The Dos and Don’ts When Choosing Head Protection

The Occupational Safety and Health Administration (OSHA) has recently recommended Type 2 safety helmets Class E (electrical) as the preferred form of head protection for electrical workers. Image courtesy of Milwaukee Tool.

Safety helmets reduce the risk of traumatic brain injuries resulting from slips, trips or falls.

By Kyle Anderson, Contributor

The need for innovative head protection is as great as ever in the electrical industry. One of the greatest hazards the electrical workforce faces is the extraordinarily high risk of both fatal and nonfatal occupational traumatic brain injuries (TBIs).

Research shows that in the U.S., work-related falls continue to stand as the primary cause of occupational TBI’s, constituting 64% of all reported cases. In 2022, there were 423 fatalities on jobsites caused by a slip, trip, or fall, according to the Bureau of Labor Statistics.

It is critical that electrical workers be equipped with state-of-the art head protection. Designed to provide better and more comprehensive impact protection, Type 2 safety helmets have become increasingly popular as technologies have evolved to ensure improved worker safety and productivity on the jobsite.

Recognizing their benefits, the Occupational Safety and Health Administration (OSHA) has recently recommended Type 2 safety helmets Class E (electrical) as the preferred form of protection for electrical workers. A growing number of electrical companies have followed suit and are now requiring their workers to make the switch.


Electrical workers have traditionally worn Type 1 Class E head protection, as it provides top-of-the-head protection against objects or debris that fall from above. However, they are less effective at protecting the sides of the head against damage caused by a slip, trip or fall.  Research has also revealed that between the two options, Type 2 head protection is the most effective at reducing the occurrence and severity of work-related TBIs.

Compared to Type 1, Type 2 head protection is explicitly designed to provide a higher level of protection against TBIs and is compliant with national safety standards such as the American National Standards Institute (ANSI). This Type 2 standard rating indicates greater protection to the top and side of the user’s head.


In addition to damage to the top and sides of the head, TBIs from slips, trips and falls can be caused by what’s called an “oblique impact.” A combination of both linear and rotational forces, oblique impacts require more advanced forms of protection than a hard hat or even a baseline safety helmet can provide. Some safety helmets incorporate new technologies designed to specifically protect against oblique impacts.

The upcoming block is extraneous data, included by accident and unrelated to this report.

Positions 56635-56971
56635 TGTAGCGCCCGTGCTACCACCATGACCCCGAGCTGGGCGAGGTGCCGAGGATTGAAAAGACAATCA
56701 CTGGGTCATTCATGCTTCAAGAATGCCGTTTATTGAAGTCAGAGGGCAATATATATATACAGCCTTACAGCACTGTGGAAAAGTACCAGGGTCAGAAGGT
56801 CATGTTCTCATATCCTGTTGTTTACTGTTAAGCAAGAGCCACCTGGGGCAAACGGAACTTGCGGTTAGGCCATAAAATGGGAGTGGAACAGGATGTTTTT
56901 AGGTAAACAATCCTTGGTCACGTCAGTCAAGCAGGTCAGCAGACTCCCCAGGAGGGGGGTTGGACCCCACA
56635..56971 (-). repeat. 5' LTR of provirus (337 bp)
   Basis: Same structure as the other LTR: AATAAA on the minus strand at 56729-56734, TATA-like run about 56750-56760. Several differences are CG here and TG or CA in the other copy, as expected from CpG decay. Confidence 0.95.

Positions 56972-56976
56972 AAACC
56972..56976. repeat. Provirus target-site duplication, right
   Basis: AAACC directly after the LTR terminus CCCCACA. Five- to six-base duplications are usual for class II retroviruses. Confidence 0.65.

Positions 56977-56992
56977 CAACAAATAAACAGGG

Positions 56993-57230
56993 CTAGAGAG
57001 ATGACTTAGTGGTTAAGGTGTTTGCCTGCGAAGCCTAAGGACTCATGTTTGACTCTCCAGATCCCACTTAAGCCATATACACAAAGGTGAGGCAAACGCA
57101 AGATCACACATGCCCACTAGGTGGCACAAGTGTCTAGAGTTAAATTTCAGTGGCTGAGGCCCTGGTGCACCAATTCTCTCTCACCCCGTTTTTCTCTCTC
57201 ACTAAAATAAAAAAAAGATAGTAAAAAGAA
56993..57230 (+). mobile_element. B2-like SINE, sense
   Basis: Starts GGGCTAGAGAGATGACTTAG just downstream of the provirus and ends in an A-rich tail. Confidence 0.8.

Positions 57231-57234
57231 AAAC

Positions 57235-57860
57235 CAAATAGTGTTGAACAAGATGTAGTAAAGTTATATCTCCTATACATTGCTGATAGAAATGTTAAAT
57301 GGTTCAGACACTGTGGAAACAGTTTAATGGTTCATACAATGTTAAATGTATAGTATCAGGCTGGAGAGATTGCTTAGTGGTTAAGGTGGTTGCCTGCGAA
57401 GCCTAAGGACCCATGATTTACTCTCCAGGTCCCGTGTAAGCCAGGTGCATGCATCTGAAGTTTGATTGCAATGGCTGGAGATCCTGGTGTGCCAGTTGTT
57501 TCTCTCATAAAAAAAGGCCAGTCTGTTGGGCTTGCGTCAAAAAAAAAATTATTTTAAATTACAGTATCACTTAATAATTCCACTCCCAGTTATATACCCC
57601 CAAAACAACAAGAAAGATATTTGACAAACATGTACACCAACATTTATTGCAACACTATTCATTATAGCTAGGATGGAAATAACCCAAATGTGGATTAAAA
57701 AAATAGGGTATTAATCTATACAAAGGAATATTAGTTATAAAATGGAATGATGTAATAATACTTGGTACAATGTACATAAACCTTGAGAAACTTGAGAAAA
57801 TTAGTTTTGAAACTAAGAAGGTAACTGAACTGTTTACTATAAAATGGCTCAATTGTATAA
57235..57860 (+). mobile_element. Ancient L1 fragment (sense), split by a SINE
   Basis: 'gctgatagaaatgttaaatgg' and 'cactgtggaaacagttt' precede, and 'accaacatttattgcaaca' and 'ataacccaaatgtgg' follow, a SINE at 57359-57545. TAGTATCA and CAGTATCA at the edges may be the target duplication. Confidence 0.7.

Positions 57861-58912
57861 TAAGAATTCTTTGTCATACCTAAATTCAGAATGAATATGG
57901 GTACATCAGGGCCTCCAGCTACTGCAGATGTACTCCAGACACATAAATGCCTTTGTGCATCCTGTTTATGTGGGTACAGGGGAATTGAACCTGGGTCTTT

Another protective advantage of safety helmets is how well secured they are to the users’ head. Many safety helmets incorporate chin straps and suspension systems that ensure the helmet will remain securely in place in the event of a slip, trip, or fall. Akin to climbing helmets in this way, the secure design of safety helmets also allows for work at high heights, making them particularly compatible with the needs of electrical and other utility workers.


Though some models allow for some personalization, most traditional hard hats are more limited in their personalization options. Some safety helmets are designed to allow users to mount various safety accessories depending on their needs, including face-shields, visors, hearing protection, head lamps and marker clips. Should the jobsite requirements shift, accessory replacement can be swiftly executed.


There is no higher priority than worker safety in the electrical industry. Additionally, the safety, health, and wellbeing of workers are essential to ensuring a project is executed efficiently, on-time, and within budget.

Electrical is a dynamic industry where workers are routinely exposed to hazards that put them at increased risk of injury and death. To mitigate these hazards, workers and electrical companies must embrace new technologies that provide enhanced protection on the jobsite.

The type 2 ANSI rating in combination with additional features like chin straps, advanced material liners, and other safety accessories make safety helmets the best option for electrical workers seeking improved protections against slips, trips, and falls on the jobsite. ESW

Kyle Anderson is the Sr. Manager of Product Marketing for PPE at Milwaukee Tool. The BOLT™ Safety Helmet with IMPACT ARMOR™ Liner by Milwaukee Tool provides the best oblique impact protection, even in comparison to competitive advanced safety helmets, based on impacts at a 45-degree angle at a speed of 6.5 m/s averaged across 16 testing locations around the full helmet circumference.  Learn more at

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